Home Uncategorized A Quick Guide to Choosing Your Ag School

A Quick Guide to Choosing Your Ag School

By Jeff Melchior

Today’s agriculture school is not your dad’s agriculture school. Although fundamental skills such as agronomy and equipment operation are still the bread-and-butter of most post-secondary agriculture programs, many colleges and universities today are integrating these key subjects with a new emphasis on a technology-driven, information-based approach to farm management.

However, future farm managers are not the only ones who stand to benefit from this approach. Many of today’s program leaders say they no longer expect a certain kind of student; rather, they hope to see students from a number of backgrounds – be it business, technology, humanities or primary production – recognize the abundance of opportunities for their talents in the agriculture space.

Here are some of the innovations being made today in Prairie post-secondary institutions.

Olds College’s Smart Farm

If you want to distil “smart farming” down to its essence, consider the following example. Imagine being able to diagnose a crop problem right there in the field. Thanks to having a Wi-Fi connection as robust as any you would find in a downtown metropolitan office, you are able to upload a photo of a plant to the Internet and receive a diagnosis – complete with solutions – within seconds. This is just one of many tech-related scenarios the farmers of tomorrow will need to become familiar with.

Bringing the farm of tomorrow to today’s students is the vision Olds College has for its newly-opened Smart Farm, a 110-acre plot of farmland that provides a space for students to learn about – and put into practice – new innovations in agriculture technology.

Smart farming is about optimizing economic and environmental goals by utilizing technology and other innovations, according to Stuart Cullum, president of Olds College. “It’s about focusing on both economic and environmental impact while increasing productivity and production of food globally,” he says.

“We feel we are leading in this space in Alberta and Western Canada. Olds College’s focus is to build programming to support that leadership position and enhance it. We’re installing a lot of the technology that is needed for the future of agriculture, whether it be monitors, weather stations, sensors and connectivity and automation capabilities, so next-generation tech can be brought onto that field and be tested, demonstrated and scaled.”

The Olds College Smart Farm is one part of an ongoing larger project called the Werklund Institute – a $32-million space dedicated to teaching and building ideas around smart farming. It is being made possible through a $16-million donation by oilfield industry leader David Werklund and his partner Susan Norman. It is the largest-ever personal donation to an Alberta college or technical institution. The physical space of the institute, dubbed the Werklund Growth Centre, will open later this fall.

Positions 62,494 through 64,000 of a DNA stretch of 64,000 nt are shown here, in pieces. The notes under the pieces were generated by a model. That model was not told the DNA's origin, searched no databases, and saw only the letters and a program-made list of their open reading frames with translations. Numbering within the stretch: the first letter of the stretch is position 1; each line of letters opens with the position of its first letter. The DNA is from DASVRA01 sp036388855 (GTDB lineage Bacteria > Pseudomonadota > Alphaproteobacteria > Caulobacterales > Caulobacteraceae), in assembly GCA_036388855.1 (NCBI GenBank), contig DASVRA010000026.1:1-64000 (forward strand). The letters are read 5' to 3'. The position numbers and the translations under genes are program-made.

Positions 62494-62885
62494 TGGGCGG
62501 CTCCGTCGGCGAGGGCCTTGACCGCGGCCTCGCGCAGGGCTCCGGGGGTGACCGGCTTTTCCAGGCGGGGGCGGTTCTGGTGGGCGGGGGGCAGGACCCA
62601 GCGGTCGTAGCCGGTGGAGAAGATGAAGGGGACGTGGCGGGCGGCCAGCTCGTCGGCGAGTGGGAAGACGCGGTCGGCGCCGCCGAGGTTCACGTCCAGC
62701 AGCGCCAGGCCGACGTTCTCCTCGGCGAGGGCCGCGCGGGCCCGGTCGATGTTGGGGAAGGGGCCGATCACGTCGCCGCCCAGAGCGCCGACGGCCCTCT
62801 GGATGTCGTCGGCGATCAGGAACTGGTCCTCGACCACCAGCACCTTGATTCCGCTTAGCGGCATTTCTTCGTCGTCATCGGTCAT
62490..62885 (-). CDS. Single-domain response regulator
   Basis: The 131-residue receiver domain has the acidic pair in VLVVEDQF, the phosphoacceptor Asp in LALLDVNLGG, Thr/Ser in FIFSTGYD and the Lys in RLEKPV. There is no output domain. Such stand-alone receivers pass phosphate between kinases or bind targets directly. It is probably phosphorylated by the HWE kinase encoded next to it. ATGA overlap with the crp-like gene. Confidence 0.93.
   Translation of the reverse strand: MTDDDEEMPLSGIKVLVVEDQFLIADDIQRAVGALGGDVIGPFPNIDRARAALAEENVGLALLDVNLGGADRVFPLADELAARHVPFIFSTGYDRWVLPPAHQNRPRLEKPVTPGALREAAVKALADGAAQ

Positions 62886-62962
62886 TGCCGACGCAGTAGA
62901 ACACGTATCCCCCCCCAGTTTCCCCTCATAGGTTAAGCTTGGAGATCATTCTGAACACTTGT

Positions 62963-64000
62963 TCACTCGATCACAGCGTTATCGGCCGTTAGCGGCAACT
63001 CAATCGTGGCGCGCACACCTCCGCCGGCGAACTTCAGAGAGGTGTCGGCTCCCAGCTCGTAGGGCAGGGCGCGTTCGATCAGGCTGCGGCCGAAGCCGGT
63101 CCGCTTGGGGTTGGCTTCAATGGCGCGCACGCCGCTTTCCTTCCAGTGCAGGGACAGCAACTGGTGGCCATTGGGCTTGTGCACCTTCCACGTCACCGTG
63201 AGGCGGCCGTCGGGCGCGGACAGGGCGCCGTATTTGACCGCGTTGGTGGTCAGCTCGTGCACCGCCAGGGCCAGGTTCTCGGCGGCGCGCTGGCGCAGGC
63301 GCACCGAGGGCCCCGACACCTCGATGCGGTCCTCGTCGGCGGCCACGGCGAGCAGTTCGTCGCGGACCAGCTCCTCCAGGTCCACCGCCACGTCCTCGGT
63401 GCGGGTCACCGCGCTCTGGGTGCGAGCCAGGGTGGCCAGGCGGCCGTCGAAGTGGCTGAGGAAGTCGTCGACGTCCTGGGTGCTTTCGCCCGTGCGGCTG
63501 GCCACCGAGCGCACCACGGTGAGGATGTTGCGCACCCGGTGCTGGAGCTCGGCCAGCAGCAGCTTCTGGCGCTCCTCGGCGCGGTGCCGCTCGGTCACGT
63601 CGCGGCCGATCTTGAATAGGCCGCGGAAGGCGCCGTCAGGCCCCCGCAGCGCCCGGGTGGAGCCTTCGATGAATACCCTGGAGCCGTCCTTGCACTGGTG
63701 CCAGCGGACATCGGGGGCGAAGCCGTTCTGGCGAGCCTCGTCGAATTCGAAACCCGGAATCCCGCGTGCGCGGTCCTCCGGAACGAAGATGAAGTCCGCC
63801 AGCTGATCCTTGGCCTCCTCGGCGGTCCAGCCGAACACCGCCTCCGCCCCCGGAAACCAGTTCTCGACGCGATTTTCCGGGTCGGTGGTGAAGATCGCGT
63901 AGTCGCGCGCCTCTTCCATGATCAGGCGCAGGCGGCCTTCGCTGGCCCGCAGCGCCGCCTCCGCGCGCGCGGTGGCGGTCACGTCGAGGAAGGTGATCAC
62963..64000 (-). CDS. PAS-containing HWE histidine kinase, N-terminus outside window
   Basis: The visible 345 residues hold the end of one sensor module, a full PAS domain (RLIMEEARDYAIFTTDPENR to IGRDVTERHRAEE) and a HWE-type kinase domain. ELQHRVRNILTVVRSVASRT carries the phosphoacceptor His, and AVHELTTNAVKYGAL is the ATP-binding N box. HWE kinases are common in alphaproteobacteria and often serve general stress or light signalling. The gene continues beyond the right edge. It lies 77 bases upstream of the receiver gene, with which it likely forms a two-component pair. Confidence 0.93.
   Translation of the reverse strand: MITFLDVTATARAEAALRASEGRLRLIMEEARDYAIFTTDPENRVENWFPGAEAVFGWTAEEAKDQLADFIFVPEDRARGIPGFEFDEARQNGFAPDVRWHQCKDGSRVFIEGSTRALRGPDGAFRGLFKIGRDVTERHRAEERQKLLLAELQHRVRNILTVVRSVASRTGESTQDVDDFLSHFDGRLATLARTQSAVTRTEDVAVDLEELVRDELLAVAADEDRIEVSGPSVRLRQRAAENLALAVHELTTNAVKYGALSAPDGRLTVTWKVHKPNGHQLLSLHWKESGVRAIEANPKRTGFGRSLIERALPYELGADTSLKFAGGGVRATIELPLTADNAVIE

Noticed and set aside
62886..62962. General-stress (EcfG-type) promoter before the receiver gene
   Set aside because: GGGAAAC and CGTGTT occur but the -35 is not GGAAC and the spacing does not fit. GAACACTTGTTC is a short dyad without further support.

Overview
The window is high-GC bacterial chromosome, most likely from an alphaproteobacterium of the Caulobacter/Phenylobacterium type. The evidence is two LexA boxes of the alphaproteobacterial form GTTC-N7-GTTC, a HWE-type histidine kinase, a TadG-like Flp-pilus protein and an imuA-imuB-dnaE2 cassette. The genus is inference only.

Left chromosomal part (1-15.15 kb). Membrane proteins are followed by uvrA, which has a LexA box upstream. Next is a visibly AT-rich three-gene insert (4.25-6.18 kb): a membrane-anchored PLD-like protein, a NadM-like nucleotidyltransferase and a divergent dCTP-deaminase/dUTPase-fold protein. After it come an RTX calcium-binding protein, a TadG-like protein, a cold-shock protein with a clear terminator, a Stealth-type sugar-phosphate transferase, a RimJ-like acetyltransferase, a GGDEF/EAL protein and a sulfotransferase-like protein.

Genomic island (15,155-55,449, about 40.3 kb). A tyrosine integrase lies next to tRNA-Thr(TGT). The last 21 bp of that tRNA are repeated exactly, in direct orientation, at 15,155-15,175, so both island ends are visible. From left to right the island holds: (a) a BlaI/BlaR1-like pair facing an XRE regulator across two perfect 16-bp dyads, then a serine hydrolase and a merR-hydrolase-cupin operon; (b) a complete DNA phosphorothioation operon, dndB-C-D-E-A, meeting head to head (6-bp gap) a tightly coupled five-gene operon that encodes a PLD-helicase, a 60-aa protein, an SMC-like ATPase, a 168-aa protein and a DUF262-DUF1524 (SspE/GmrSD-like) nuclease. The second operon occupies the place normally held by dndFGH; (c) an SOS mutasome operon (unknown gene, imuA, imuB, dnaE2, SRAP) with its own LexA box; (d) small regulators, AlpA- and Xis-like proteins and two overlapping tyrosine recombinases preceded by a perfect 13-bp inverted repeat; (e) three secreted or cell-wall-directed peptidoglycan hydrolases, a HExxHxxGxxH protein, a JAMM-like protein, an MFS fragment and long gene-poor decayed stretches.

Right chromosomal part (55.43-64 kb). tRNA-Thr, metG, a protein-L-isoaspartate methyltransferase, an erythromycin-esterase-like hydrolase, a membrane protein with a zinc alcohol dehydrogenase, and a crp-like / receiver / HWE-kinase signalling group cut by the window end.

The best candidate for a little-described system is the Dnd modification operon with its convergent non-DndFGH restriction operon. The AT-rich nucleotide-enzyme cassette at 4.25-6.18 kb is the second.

University of Manitoba’s Diploma in Agriculture

Farming today is, more than ever, a multidisciplinary career requiring farm managers to have a 10,000-foot view of the world while possessing a level of expertise in the processes going on deep below the soil surface where whole ecosystems form the basis of plant life and growth.

That is what the University of Manitoba (U of M) had in mind while redesigning its flagship two-year diploma in agriculture program. Although the revamped program, which is being introduced this fall, still teaches the agronomy skills that have become its trademark, those technical skills have been integrated into a much broader approach to farm management.

“Agriculture is changing, technology is changing, climate is changing. Everything is changing so quickly we have to ensure in our programs that we’re preparing students to respond to changes we’re seeing in our sector,” says Michele Rogalsky, director of the U of M School of Agriculture.

“We’re reducing some of the technical content and increasing the focus on decision-making, critical thinking and assessing knowledge and its validity so students can make informed decisions. Our focus is primarily geared to training farm managers who need knowledge and skills and are making decisions regarding production and business.”

One new course titled: Precision Agriculture – Technological Tools for Decision Making, will focus on modern precision farming tools and how to use the data they produce to help managers make informed decisions. Integrated Sustainable Agri-Food Systems is another new addition which traces food production and processing from the farm field or barn all the way to how food impacts the health of consumers.